Clinical update

Management of cellulitis – new guidance includes antimicrobial prescribing strategy

Timely treatment of cellulitis is essential to avoid the development of sepsis

Timely treatment of cellulitis is essential to avoid the development of sepsis

Cellulitis can become serious and lead to sepsis if untreated. Picture: SPL

Essential information

Cellulitis and erysipelas are infections of the tissues under the skin which usually result from contamination of a break in the skin.

Cellulitis needs to be treated swiftly with antibiotics, as it can become serious and lead to sepsis if untreated. It most commonly affects the hands, feet and legs.

Research suggests rates of cellulitis are increasing the in UK. In 2008-09 there were more than 82,000 hospital admissions in England and Wales relating to cellulitis.

What’s new?

Prescribing advice to treat cellulitis and erysipelas while reducing antibiotic resistance has been published by the National Institute for Health and Care Excellence (NICE). It sets out an antimicrobial prescribing strategy for adults, young people, children and babies aged 72 hours and over. The guidance calls for oral antibiotics to be used if possible, and encourages healthcare staff to not offer antibiotic prophylaxis routinely to prevent recurrent cellulitis or erysipelas. It also provides guidance on when patients should be referred to hospital.

Signs and symptoms

Both cellulitis and erysipelas are characterised by acute localised inflammation and oedema. Lesions are more superficial in erysipelas and with a well-defined, raised margin. People can also present with swollen, painful glands.

Causes and risk factors

Cellulitis is usually caused by a bacterial infection that gets through broken skin. People are more at risk if they have poor circulation to limbs. This will include people who have:

  • Mobility problems.
  • A weakened immune system due to chemotherapy treatment or diabetes.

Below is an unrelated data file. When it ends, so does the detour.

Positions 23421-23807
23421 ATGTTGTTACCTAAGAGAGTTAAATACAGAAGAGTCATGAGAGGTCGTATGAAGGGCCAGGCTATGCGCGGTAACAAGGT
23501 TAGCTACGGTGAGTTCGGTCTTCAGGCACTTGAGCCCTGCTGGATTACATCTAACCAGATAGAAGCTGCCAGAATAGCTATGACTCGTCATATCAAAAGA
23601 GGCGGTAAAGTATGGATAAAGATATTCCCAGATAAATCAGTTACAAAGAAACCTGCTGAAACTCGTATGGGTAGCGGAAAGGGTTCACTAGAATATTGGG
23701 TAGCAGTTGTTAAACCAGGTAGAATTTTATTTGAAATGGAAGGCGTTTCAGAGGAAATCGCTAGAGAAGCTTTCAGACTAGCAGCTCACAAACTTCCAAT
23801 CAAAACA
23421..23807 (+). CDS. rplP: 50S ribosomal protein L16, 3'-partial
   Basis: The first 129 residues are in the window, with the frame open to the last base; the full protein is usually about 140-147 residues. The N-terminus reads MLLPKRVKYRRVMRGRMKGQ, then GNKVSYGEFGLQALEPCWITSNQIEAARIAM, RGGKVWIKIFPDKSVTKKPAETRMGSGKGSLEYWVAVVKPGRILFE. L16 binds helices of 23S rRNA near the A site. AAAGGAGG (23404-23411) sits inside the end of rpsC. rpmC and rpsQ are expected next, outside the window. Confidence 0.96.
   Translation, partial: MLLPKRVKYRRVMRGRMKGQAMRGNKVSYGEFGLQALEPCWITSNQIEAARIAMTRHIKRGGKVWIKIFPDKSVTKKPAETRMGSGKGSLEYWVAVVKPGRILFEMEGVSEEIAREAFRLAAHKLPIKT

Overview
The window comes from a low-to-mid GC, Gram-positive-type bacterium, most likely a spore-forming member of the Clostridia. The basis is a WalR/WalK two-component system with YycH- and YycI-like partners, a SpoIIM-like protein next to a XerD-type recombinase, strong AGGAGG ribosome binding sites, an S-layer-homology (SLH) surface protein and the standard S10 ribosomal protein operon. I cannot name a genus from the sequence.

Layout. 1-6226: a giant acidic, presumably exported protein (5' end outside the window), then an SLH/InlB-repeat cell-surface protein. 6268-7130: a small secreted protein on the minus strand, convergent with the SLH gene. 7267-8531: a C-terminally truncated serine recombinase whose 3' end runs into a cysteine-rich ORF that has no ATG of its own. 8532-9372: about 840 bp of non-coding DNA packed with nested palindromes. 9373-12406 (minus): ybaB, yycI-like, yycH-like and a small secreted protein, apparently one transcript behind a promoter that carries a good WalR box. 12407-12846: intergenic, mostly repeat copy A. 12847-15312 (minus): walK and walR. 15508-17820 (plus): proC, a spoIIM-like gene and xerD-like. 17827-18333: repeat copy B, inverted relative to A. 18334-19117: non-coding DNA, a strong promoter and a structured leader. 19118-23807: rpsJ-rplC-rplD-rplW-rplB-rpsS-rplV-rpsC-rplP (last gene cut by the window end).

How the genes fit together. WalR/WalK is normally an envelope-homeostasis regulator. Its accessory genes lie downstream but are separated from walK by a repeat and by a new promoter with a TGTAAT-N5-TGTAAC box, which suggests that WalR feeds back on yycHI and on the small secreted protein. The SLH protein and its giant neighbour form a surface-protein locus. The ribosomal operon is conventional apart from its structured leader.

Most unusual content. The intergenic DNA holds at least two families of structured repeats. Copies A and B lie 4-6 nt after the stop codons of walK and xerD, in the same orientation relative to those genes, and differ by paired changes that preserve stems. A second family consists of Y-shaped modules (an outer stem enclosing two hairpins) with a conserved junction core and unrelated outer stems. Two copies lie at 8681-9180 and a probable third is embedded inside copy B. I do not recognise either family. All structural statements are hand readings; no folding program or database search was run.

• Pressure ulcers.
  • Lymphoedema.
  • A surgical wound.
  • A history of cellulitis.

It will also affect people who are overweight or who have injected drugs.

How you can help your patient

  • Offer an antibiotic treatment based on prescribing guidance from NICE.
  • Consider marking the extent of infection with a single-use surgical marker pen.
  • Consider a swab for microbiological testing, but only if the skin is broken and there is a risk of an uncommon pathogen.
  • Manage underlying conditions such as diabetes, venous insufficiency, eczema and oedema.
  • Refer the patient to hospital if there are symptoms or signs of a more serious illness or condition such as orbital cellulitis, osteomyelitis, septic arthritis, necrotising fasciitis or sepsis.
  • Consider making a referral or seeking specialist advice if the person is severely unwell or has lymphangitis, has an infection near the eyes or nose, has spreading infection that does not respond to oral antibiotics or they are unable to take them, or they are suspected of being infected with uncommon pathogens.

More essential clinical updates

Expert comment

Caitriona O’Neill is director of community services at Accelerate, a London-based community interest company providing wound and lymphoedema care

‘The patient will be significantly affected when cellulitis or erysipelas is present, and they will have a risk of sepsis. Early recognition of cellulitis with prompt treatment and regular review is essential.

'Cellulitis episodes and admissions have a significant financial impact on the health economy. A focus on skin care and self-monitoring is essential for high-risk groups.  All nurses need to be aware of the symptoms and presentation of cellulitis and the fact that it will be more prevalent in those with lymphoedema and chronic oedema. Managing swelling by using compression along with skin care is essential to avoid reoccurrence.

‘The National Institute for Health and Care Excellence guidance provides a framework for healthcare professionals as a minimum standard and aims to reduce the risk of sepsis for people who have episodes of cellulitis.’


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